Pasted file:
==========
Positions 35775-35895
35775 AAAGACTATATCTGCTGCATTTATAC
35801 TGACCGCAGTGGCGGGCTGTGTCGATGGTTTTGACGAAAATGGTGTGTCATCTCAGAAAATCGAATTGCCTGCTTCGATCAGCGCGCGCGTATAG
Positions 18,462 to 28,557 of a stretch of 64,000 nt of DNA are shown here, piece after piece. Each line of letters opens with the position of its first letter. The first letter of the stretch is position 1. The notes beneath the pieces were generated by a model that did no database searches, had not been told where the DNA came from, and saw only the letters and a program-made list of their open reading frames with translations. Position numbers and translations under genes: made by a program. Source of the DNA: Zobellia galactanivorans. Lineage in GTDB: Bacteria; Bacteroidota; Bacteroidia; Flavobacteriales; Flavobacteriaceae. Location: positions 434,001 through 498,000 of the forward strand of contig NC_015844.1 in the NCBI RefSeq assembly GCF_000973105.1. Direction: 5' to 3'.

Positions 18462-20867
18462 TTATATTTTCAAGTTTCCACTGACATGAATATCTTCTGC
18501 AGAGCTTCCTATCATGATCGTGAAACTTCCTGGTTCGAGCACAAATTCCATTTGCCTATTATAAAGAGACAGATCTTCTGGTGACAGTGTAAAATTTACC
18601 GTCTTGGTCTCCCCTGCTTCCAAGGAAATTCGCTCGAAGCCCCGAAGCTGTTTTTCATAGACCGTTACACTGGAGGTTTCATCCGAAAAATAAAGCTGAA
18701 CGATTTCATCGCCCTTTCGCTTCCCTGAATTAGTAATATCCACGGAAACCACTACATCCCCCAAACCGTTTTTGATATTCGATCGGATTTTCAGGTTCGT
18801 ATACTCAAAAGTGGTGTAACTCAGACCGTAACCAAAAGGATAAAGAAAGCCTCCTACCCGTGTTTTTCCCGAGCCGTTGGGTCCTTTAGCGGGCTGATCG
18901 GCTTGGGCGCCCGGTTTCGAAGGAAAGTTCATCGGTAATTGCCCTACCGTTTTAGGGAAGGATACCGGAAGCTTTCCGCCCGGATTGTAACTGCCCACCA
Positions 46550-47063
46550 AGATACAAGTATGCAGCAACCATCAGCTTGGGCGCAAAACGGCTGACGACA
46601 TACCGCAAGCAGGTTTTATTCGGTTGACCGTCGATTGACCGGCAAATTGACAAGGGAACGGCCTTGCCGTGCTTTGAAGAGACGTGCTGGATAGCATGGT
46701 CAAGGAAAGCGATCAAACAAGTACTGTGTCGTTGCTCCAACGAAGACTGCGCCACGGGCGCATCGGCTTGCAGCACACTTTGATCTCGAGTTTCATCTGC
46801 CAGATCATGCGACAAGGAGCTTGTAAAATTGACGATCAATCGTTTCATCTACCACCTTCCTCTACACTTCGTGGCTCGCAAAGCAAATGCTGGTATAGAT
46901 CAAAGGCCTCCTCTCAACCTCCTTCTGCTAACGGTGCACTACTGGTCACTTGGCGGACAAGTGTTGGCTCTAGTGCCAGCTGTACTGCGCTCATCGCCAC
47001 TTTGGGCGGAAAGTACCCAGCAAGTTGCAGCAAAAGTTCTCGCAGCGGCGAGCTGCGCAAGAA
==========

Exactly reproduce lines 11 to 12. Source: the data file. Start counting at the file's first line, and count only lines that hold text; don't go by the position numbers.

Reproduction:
18901 GCTTGGGCGCCCGGTTTCGAAGGAAAGTTCATCGGTAATTGCCCTACCGTTTTAGGGAAGGATACCGGAAGCTTTCCGCCCGGATTGTAACTGCCCACCA
Positions 46550-47063